Upping physicians' pay-for-performance bonuses tied to better care

Increasing physicians’ bonus sizes was linked to significantly improved quality of care for their patients, according to a study from a single health system published Feb. 8 in JAMA Network Open. However, adding the behavioral economic principles of social pressure and loss aversion failed to further improve providers’ effectiveness.

“P4P (pay-for-performance) has not produced consistently positive results,”  lead author Amol S. Navathe, MD, PhD, with the University of Pennsylvania, and colleagues wrote. “Several explanations have been proposed, including that incentive sizes are too small and baseline performance on quality metrics is too high, reflecting little opportunity to improve; extrinsic incentives may crowd out intrinsic motivation; and the design of programs (eg, high-performance targets) only incentivizes physicians with performance near the thresholds.”

Despite the mixed results of pay-for-performance programs, health insurers and healthcare systems have increasingly employed them in an effort to incentivize clinicians to provide higher-value care.

To test the effectiveness of multiple strategies, Navathe et al. randomized physicians 1:1:1 within Advocate Physician Partners—an integrated physician network based in Downers Grove, Illinois—to receive larger bonuses alone, receive those bonuses with a loss aversion incentive or receive larger bonuses with increased social pressure applied. All of the physicians in those intervention groups were compared to propensity-matched physicians within Advocate who weren’t receiving a larger bonus.

Overall, the authors found an increase in maximum bonus size in 2016 of 32 percent per physician—equaling approximately $3,355, or $16 per patient—was linked to small but statistically significant gains in quality of care. Each provider was assessed on a weighted percentage of 20 evidence-based quality measures they achieved for their patients, and those with larger bonuses averaged 3.2 percent higher on the composite score than those without bonus increases, after adjustment for patient and physician characteristics.

In unadjusted analyses, patients receiving care from physicians in the larger bonus size (LBS) group scored 89.2 percent on a composite score for evidenced-based care in 2016, up from 85 percent in 2015 before the bonuses went into effect. Patients in the non-LBS group had an increase of 2 percentage points from 2015 to 2016 (86.2 percent to 88.2 percent).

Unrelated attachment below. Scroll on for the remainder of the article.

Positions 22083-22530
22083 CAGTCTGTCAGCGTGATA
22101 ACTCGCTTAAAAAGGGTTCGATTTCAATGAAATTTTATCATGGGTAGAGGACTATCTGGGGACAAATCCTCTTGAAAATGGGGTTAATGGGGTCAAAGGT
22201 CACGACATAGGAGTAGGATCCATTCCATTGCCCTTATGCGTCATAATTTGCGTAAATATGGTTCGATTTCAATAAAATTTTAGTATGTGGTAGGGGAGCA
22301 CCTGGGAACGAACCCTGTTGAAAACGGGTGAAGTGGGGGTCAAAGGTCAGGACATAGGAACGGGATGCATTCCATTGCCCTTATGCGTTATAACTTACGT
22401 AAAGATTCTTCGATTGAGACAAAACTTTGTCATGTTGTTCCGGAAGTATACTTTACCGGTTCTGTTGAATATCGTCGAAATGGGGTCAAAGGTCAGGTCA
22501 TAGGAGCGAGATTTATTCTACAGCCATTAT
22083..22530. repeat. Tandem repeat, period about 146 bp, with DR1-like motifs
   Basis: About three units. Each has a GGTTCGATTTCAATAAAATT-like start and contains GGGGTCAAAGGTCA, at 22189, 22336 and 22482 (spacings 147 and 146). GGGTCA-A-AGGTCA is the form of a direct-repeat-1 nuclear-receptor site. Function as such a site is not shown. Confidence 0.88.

“Our results suggest that in a general primary care physician program with substantial bonus sizes and a large budget, further increases in bonuses were associated with gains in quality,” the researchers wrote. “However, they should also be interpreted with caution given a unique, single-institution setting in which the group exposed to LBS was lower performing and may have had a greater opportunity to improve.”

A total of 33 physicians treating 3,747 patients were randomized to the LBS interventions and included in the final analysis. Fourteen of the doctors were family medicine practitioners, while 13 specialized in internal medicine, four in pediatrics and two in other specialties. They were all treating patients with at least one of five chronic conditions: asthma, chronic obstructive pulmonary disease, type 2 diabetes, congestive heart failure and coronary artery disease or ischemic vascular disease.

Despite the observed impact of larger bonuses on patient care, Navathe et al. found adding loss aversion (LA) or increased social pressure (ISP) to the equation didn’t further improve quality. LA was modeled by putting 50 percent of physicians’ expected incentives based on their prior year’s performance into a virtual account. Physicians were able to access this money through an email request but were required to pay back funds if they earned fewer pay-for-performance dollars than they extracted.

The ISP intervention increased the proportion of a physician’s composite quality score associated with group performance from 30 percent to 50 percent, and also identified physicians with scores below the performance threshold.

“Adding LA and ISP did not lead to further quality improvements, although attrition and a small sample size limited statistical power,” Navathe et al. wrote. “Further refinement of applications of behavioral economic principles in P4P design should be tested with larger sample sizes.”

When analyzing individual quality measures, the authors found only three were significantly increased in LBS physicians versus the comparison group: blood pressure control (1.6 percent increase versus 4.3 percent decrease), receiving a foot examination with a diabetes diagnosis (7.5 percent increase versus 0.4 percent increase) and tobacco cessation (6.5 percent increase versus 1.1 percent decrease).